Hitting myself up with a needle gives me the incentive to stay healthy

These days I try my best to keep from a regular routine of insulin shots. My PCP, or primary care provider, said a half-dozen months ago that I was on the edge of requiring insulin. I didn’t like that idea too much so I worked and dropped my weight by about 15 pounds and lowered what is known as my A1C level. The A1C is the HbA1c, or glycohemoglobin, test. Says the Nation Institutes for Health:

 “The A1C test is a blood test that provides information about a person’s average levels of blood glucose, also called blood sugar, over the past 3 months … The A1C test is the primary test used for diabetes management and diabetes research.”

The normal level is below 5.7%. Over 6.5 percent is diabetes. My level during my last check was 7.1, which was down from 7.4%. My goal is to get it to normal. You got to have a goal.

What really drives me to keep my A1C at sane levels isn’t all the really bad things that can happen to you from diabetes. I have peripheral neuropathy, caused by diabetes, which makes it difficult to feel my feet. My feet can also hurt like hell, feeling as if someone is shooting you in the foot with a nail gun. I have the pain in my feet controlled pretty well with medications. That is good because I have a lot of other pain to deal with. There are much worse actions diabetes can cause: blindness, gangrenous skin tissue requiring amputations, death, to name a few. But it is the desire to not have insulin shots several times daily the rest of my life that drives most of my activities designed to keep my diabetic numbers in check.

I don’t fear the shots or the pain. I have been giving myself monthly B12 shots for about five months. My doctor says she wants me to take B12 the rest of my life. The injections are not painful or if they are the pain is like a nanosecond long or shorter. Usually it is pain free cause I jab it in my arm and cannot feel the needle. The shots are a pain in another way.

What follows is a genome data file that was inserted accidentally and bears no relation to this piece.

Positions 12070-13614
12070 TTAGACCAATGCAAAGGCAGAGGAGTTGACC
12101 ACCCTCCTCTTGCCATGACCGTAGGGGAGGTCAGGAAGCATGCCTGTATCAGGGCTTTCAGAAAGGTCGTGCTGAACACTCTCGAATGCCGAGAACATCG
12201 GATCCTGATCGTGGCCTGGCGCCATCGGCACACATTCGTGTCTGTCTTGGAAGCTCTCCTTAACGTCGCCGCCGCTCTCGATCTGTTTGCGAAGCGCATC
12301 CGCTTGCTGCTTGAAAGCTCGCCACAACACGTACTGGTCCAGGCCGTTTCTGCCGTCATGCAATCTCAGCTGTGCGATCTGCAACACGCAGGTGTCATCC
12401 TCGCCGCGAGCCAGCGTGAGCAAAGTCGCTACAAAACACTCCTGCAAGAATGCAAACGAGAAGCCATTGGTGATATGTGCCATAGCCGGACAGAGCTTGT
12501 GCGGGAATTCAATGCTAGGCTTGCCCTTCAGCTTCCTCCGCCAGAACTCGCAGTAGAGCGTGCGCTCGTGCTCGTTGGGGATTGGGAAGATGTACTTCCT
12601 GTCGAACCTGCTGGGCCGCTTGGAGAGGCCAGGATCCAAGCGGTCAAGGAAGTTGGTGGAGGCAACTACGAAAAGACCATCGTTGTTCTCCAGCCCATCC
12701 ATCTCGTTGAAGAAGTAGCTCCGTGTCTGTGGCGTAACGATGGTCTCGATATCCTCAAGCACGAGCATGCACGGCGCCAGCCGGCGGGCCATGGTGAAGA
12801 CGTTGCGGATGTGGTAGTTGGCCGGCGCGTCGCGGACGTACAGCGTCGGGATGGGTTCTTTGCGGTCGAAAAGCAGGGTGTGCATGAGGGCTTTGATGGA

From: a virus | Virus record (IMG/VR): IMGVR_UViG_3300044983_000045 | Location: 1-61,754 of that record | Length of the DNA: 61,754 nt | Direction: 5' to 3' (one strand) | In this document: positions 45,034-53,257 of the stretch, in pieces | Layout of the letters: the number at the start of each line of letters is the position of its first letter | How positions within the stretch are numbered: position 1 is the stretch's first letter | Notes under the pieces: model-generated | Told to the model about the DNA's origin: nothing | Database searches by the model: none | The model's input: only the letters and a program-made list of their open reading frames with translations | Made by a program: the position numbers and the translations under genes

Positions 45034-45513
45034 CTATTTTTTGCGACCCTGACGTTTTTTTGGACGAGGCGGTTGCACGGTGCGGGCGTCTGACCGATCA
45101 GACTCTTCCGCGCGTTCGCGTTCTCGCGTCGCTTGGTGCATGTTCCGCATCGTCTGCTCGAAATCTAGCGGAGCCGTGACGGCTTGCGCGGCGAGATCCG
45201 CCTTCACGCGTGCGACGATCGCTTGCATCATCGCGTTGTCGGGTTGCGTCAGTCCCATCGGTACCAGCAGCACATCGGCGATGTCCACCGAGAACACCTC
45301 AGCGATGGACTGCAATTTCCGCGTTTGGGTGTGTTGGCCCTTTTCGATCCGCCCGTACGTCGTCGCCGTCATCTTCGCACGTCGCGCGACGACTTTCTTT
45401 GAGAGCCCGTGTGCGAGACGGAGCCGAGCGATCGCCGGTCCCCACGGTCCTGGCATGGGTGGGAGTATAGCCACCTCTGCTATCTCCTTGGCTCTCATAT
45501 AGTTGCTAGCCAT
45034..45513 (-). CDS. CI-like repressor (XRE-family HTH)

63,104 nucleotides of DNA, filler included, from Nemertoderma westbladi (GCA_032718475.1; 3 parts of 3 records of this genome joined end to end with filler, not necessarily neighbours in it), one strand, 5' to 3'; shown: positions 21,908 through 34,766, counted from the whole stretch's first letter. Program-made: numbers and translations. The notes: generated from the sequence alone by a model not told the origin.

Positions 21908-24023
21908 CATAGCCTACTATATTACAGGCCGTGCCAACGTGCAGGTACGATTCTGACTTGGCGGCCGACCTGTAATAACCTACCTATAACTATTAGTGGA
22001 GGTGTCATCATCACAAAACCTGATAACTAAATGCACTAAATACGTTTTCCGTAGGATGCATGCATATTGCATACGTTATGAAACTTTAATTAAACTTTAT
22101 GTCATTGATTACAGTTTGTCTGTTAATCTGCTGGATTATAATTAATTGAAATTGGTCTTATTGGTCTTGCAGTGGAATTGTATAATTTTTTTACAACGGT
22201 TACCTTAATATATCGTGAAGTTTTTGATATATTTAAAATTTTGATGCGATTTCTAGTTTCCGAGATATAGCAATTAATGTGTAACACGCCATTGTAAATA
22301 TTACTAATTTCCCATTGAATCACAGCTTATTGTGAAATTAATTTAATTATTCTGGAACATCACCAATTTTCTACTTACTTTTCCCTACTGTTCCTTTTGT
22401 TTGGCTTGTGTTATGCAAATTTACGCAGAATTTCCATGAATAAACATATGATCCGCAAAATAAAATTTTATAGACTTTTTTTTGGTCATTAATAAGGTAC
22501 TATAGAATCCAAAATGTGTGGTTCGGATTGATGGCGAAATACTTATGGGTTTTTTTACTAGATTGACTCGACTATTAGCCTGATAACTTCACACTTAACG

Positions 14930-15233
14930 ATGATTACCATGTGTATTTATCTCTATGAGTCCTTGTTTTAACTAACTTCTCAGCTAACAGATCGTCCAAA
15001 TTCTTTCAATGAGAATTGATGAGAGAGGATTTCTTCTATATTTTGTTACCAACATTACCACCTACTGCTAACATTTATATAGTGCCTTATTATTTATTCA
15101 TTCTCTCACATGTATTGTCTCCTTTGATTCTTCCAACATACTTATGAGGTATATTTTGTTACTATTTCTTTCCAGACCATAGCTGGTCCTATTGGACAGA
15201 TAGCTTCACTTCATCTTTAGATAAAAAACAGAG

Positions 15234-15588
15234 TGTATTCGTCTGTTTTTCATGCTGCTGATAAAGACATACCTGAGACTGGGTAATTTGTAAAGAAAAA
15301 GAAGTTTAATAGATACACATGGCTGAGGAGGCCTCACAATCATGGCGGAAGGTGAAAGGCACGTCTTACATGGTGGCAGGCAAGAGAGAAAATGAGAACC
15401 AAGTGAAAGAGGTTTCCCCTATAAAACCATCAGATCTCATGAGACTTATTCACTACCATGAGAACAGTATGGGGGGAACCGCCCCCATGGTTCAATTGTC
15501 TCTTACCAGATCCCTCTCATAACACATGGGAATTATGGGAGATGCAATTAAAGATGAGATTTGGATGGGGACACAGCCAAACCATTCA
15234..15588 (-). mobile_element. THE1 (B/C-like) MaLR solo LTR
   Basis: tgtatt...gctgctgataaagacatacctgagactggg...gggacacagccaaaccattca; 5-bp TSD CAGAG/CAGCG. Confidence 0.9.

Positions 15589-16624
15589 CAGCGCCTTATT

The juice in the vial always wants to come out real-ll-ll-y slow.  It could give Heinz ketchup a run for its money. I always worry about getting bubbles in my syringe and hitting some pathway through my blood stream that would cause an aneurysm. Of course, you have to sanitize with alcohol wipes beforehand. Wipe the top of the vial. Create a sterile field on your arm. Then I have to go check to see if my arm is bleeding after I give myself a shot. So far it has usually taken about 10 minutes from start to finish to self-inject with B12. It was longer that that when I first started “hitting up.”

The reasons I take B12 is more complicated than taking the injections. The easiest way to explain the need for the shots is that I have a B12 deficiency, supposedly.

Naturally, I want to be as healthy as possible for as long as possible so I give myself the B12 injections and watch my diet and blood sugar levels as well as the old A1C. But shots are what give me the incentive to try and stay healthy. Getting older requires higher maintenance, just like your classic car. I don’t know if I would say that I am a classic though. I know some folks who would say that. And I know some people who would argue like hell with you about such a statement.

If you have found a spelling error, please, notify us by selecting that text and pressing Ctrl+Enter.